The Australian Government commissioned Fred Emery and Chris Phillips to undertake a similar, but much smaller study based on carefully designed survey research, on the urban segment (cities and large towns) of the Australian working population in 1973 (published in 1976). Fred Emery consciously modelled the approach to be compatible with O’Toole.
Their findings were far less brutal than the American findings. The Australian working population were much better off than their American colleagues but a similar pattern was evident.
Emery and Philips have a particularly in-depth analysis of the disadvantaged worker (335 of 2000 or 17%), who described themselves as having no chances or opportunities in life. This disadvantaged sample was over-represented by women, migrants, those aged 55+, the unskilled, or those only having a primary school education (some in the sample were unemployed). 1973 was a time of low unemployment (easy to get or change jobs) but the pattern is a poignant reminder of what has or hasn’t happened since.
4 The Current State of Play
Putting aside the Gordon Gecko era of ‘greed is good’ and the massive transfer of wealth into fewer and fewer hands from the 1970s. And, despite, the frequent appalling behaviour of senior executives in major corporations uncovered by the media, the changes to workplaces in developed countries aren’t so bleak.
I suspect that the Theory X organisation in developed countries in its pure form is rare. Although, many companies may have mixed elements of X and Y. The norm has changed. Nevertheless, the position of low paid, sometimes unskilled, and certainly disadvantaged workers has not changed.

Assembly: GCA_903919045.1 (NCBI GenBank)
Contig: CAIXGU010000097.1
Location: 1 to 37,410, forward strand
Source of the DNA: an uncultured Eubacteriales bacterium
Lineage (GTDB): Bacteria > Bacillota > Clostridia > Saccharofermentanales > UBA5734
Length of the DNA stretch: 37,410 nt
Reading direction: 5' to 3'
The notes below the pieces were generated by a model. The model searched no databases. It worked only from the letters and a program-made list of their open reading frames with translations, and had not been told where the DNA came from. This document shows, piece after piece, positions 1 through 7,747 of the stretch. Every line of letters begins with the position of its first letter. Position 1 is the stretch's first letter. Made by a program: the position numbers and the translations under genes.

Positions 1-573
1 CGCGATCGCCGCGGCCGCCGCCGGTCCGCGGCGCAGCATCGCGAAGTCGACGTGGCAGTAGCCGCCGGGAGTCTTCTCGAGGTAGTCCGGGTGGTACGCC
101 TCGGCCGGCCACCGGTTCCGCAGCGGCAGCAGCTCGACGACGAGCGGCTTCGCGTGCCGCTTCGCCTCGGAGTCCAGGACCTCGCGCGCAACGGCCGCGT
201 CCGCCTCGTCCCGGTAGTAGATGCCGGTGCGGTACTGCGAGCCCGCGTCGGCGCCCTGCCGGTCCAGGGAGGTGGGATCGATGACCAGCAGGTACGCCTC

5 Speculations on Workplace Improvement since 1980
Improvements in the workplace in western countries such as Australia, the UK, Europe, Scandinavia and the USA have been gradual, but consistent. The best examples tend to fly under the radar. There are political imperatives to tend to hide them in some countries. However, these changes in western countries did not necessarily have positive consequences elsewhere.
I remember Fred Emery talking about Toyota in Japan (the story is the same elsewhere) where they improved the workplace by exporting variances (a term in sociotechnical systems) to their suppliers. An efficient system at Toyota’s main production line, was produced because the car seats and other components were made in ‘sweat shops’.
Similarly, with globalisation large American companies exported their variances and their labour forces to third world countries, often at arms length (through Taiwanese middlemen, for example). There were so-called ‘free trade zones’, which Naomi Klein exposed in the Philippines, as zones where the labour laws of the country were abrogated.
Nike was one of the first American companies accused in 1991, boycotted and humiliated, when it became public that it was using sweatshops and had been for twenty years.
The whole process of exploitation in poor countries by major brands is well-documented by Naomi Klein in No Logo, 1999. And, the issue is far from over.
A current movement in large corporations is to try to eliminate slavery from their supply chains (today, not in the 19th C).
5.2 Developments in Australia